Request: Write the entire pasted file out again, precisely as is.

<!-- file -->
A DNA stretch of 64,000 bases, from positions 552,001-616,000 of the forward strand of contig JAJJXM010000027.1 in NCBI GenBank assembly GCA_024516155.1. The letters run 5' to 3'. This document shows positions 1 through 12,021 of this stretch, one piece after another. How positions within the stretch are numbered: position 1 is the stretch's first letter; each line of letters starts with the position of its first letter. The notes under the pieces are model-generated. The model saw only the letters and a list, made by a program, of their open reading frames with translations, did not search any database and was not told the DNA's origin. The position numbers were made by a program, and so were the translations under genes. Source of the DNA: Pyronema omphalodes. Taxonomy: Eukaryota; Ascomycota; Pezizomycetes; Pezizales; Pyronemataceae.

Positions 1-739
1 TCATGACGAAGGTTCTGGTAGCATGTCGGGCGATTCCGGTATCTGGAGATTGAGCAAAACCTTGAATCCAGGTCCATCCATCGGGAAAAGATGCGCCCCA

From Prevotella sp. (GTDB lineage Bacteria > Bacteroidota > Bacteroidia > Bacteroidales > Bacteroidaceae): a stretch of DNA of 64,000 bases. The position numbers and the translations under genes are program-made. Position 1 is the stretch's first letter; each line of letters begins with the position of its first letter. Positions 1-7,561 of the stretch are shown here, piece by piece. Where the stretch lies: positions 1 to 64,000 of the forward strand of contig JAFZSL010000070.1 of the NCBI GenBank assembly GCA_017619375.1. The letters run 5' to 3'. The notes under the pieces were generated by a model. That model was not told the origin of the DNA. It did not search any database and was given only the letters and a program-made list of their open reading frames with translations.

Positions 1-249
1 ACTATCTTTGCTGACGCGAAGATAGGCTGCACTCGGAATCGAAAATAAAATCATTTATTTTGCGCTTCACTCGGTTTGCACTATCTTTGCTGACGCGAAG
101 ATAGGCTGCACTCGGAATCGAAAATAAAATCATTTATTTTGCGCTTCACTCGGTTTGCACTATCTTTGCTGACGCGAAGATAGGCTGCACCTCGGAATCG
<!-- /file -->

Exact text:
A DNA stretch of 64,000 bases, from positions 552,001-616,000 of the forward strand of contig JAJJXM010000027.1 in NCBI GenBank assembly GCA_024516155.1. The letters run 5' to 3'. This document shows positions 1 through 12,021 of this stretch, one piece after another. How positions within the stretch are numbered: position 1 is the stretch's first letter; each line of letters starts with the position of its first letter. The notes under the pieces are model-generated. The model saw only the letters and a list, made by a program, of their open reading frames with translations, did not search any database and was not told the DNA's origin. The position numbers were made by a program, and so were the translations under genes. Source of the DNA: Pyronema omphalodes. Taxonomy: Eukaryota; Ascomycota; Pezizomycetes; Pezizales; Pyronemataceae.

Positions 1-739
1 TCATGACGAAGGTTCTGGTAGCATGTCGGGCGATTCCGGTATCTGGAGATTGAGCAAAACCTTGAATCCAGGTCCATCCATCGGGAAAAGATGCGCCCCA

From Prevotella sp. (GTDB lineage Bacteria > Bacteroidota > Bacteroidia > Bacteroidales > Bacteroidaceae): a stretch of DNA of 64,000 bases. The position numbers and the translations under genes are program-made. Position 1 is the stretch's first letter; each line of letters begins with the position of its first letter. Positions 1-7,561 of the stretch are shown here, piece by piece. Where the stretch lies: positions 1 to 64,000 of the forward strand of contig JAFZSL010000070.1 of the NCBI GenBank assembly GCA_017619375.1. The letters run 5' to 3'. The notes under the pieces were generated by a model. That model was not told the origin of the DNA. It did not search any database and was given only the letters and a program-made list of their open reading frames with translations.

Positions 1-249
1 ACTATCTTTGCTGACGCGAAGATAGGCTGCACTCGGAATCGAAAATAAAATCATTTATTTTGCGCTTCACTCGGTTTGCACTATCTTTGCTGACGCGAAG
101 ATAGGCTGCACTCGGAATCGAAAATAAAATCATTTATTTTGCGCTTCACTCGGTTTGCACTATCTTTGCTGACGCGAAGATAGGCTGCACCTCGGAATCG